Briquettes Into Bridges

Team Members’ Blog

Message from Dina about the viral video challenge

I just want to take a moment to publicly thank John Stettler for his generous offer to donate $1 for every video that gets watched during this challenge. Not only is it raising the money for us to continue helping displaced Afghans recover from war, but because of this effort, the whole world is discovering that every day civilians really do have the power to bring hope to what seems to be the most hopeless place on earth.

The positive feedback we have been receiving from people all over the world is nothing short of amazing.

Thank you, John!

Message from Dina

Today is the beginning of an exciting week for Briquettes Into Bridges!  Team member John Stettler has offered a brilliant challenge to not only raise money—but awareness-for this groundbreaking project, by offering a$1 donation(up to $10,000!) for every visit we get to the videos over the next seven days.

Already, people around the world are posting this notice to their Facebook pages, blogging and telling their friends that they, too, can help support our efforts to rebuild Afghanistan simply by watching our videos!

Have you told your friends yet?

Message from Dina Fesler

Welcome to the launch of “Briquettes into Bridges,” our groundbreaking, peace-building project that will bring the world together while creating financial independence for displaced Afghan families and provide positive options for at-risk people caught in a very difficult world situation.

The idea for this project began last December when I had the chance to meet many of the children living in the Charahee Qambar IDP camp during my trip to Kabul. They lack proper food, clothing, shelter, healthcare and education. They live in conditions unfit for human existence, and play amidst open sewage, garbage and roaming wild dogs. Worst of all, they are unable to turn to their parents for security and comfort. When I saw a tiny baby lying on the ground, his father told me that the baby was dying and that he had no means to do anything to save him. With tears in his eyes he asked me if I would take him as a last possible hope of saving him, while the baby’s mother sobbed inconsolably from inside their mud home.

That was a life-changing moment for me, and begged the ultimate question: what lengths will a desperate parent go to in order to ensure his children’s survival?

In this case things turned out okay. Our team took baby Rahim, and his father Mira Jan, to the hospital where, fortunately, doctors were able to save him in time. Despite our already busy work schedule, we went to the hospital every day to check on Rahim’s progress, visit with Mira Jan, and simply let them both know how much we care. Over the course of two weeks, it became clear that our role in Rahim’s recovery involved much more than just paying his medical bills. Likewise, Mira Jan’s personal stories as a war survivor struggling to care for his family humbled us more than words can say. We discovered that the bond that linked us—our love for our children- transcended nationality, race, religion and socio-economics. We became friends.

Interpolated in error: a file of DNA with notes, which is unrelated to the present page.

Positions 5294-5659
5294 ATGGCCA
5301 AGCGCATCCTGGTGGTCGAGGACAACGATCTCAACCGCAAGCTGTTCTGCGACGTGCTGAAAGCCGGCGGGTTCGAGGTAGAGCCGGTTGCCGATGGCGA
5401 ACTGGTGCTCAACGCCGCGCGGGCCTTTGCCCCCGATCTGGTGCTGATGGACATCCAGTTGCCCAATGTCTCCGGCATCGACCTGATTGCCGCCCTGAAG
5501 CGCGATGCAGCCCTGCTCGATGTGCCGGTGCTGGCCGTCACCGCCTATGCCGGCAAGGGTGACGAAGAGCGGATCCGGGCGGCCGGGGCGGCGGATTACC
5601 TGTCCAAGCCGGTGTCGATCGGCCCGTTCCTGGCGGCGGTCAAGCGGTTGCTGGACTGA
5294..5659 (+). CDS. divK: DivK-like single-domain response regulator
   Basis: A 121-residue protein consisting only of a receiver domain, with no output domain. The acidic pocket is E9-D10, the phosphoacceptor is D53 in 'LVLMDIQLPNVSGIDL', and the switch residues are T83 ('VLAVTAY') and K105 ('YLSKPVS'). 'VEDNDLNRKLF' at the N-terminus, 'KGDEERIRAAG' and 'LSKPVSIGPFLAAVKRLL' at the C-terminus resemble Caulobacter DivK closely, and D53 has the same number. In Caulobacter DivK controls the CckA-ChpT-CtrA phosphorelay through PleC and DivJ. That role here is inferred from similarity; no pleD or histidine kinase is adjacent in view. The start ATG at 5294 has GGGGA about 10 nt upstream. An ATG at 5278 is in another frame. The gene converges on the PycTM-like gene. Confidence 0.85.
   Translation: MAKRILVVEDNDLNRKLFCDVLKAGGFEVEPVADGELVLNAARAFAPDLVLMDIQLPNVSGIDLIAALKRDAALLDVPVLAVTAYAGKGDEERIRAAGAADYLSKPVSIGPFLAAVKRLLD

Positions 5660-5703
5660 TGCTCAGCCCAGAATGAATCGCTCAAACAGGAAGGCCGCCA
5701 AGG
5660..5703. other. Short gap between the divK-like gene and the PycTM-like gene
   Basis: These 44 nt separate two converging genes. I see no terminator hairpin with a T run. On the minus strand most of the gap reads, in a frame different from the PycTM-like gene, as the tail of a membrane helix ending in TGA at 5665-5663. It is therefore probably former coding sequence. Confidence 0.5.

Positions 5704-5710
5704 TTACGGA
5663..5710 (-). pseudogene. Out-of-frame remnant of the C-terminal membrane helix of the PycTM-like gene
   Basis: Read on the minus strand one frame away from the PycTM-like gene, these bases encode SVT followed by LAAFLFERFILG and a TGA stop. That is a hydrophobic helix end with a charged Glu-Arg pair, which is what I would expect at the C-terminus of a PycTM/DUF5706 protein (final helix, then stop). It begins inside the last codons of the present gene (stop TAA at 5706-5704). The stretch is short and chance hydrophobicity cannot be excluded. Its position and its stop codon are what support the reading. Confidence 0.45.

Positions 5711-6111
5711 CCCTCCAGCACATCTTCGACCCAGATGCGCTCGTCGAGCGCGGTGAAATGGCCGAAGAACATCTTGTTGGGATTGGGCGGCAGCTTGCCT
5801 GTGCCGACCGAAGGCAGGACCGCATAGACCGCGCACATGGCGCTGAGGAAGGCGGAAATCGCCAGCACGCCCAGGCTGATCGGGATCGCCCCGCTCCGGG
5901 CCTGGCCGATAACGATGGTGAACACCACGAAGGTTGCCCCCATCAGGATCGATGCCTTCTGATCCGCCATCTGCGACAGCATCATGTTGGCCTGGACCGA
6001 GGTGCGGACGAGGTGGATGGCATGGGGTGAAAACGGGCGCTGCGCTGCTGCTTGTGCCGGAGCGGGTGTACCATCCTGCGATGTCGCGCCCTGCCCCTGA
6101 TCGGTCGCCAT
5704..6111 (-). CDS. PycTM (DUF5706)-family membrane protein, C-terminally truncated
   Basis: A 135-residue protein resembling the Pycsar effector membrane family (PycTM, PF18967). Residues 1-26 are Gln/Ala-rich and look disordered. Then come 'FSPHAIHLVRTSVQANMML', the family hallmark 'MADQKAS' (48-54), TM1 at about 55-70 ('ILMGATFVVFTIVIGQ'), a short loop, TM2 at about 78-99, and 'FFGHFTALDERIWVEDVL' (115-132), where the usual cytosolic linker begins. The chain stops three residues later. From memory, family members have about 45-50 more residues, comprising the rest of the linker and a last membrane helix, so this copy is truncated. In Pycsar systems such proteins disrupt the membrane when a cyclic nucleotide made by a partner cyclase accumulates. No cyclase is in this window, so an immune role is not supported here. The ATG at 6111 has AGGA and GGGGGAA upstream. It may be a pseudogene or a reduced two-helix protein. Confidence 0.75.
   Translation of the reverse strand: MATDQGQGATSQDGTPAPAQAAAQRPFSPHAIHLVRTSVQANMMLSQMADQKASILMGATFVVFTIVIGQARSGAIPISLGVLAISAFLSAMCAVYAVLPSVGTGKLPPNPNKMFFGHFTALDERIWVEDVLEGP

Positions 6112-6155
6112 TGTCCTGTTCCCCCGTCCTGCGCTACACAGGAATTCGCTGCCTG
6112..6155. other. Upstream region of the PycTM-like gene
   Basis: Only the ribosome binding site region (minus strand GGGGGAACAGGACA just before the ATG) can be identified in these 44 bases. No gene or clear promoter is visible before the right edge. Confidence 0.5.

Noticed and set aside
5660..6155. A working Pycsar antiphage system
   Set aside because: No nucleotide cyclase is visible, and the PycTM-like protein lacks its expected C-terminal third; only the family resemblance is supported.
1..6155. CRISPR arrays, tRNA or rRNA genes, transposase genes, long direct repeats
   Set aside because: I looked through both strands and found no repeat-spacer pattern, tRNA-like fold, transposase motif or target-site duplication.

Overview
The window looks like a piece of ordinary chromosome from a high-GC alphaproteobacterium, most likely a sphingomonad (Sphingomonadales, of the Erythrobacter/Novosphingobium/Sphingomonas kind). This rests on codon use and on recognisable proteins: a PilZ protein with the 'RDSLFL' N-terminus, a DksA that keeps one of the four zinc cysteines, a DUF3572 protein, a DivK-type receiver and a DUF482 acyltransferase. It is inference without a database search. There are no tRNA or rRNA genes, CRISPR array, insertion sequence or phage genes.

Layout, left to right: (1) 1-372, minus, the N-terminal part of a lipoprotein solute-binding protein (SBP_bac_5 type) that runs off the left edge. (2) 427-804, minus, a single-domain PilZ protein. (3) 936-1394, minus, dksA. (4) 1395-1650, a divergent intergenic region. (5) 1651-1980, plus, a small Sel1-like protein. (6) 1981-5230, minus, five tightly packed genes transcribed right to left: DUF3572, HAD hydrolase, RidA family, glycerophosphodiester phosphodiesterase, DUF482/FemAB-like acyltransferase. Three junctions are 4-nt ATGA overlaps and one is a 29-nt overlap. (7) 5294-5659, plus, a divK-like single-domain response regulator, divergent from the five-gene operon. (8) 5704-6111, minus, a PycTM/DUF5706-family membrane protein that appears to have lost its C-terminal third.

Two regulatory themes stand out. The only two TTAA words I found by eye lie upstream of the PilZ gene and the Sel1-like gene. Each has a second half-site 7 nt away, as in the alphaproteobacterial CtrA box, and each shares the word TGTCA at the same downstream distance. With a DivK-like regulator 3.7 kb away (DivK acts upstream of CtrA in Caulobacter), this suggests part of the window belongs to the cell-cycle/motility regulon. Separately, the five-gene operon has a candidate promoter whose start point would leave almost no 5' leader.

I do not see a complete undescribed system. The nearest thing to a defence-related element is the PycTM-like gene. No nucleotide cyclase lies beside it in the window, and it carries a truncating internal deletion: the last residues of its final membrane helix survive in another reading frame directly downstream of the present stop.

So our team rolled up or sleeves and got to work, starting with the launch of the Helmand Children’s Medical Fund (Phase I) where we went back to the camp and got 386 of the most critically ill camp children desperately needed medical treatment.

As of today,  the larger goal of Briquettes Into Bridges (Phase II) is to help the camp parents create sustainable incoming generating businesses so they will never be in such a desperate position that they have to give their children away, or join insurgencies, for survival.

But we have another important goal, as well! It is to give the opportunity for other Americans and Afghans to become friends. For the next three months, you are invited to follow along on this unprecedented adventure as six inspirational Afghans trainees and six inspirational American project donors come together to share their lives and stories, communicate on the training and business launch process, and offer mutual encouragement, support and inspiration. You will discover that Afghans and Americans are more similar than we are different. We all love our children, we want them to be strong, healthy and successful adults …and we are willing to work hard to support them.

Our children are the future of the world; Afghan children, as well as American children. By helping these families get back on their feet economically, we are working to ensure a safer future for all our kids.

-Dina Fesler

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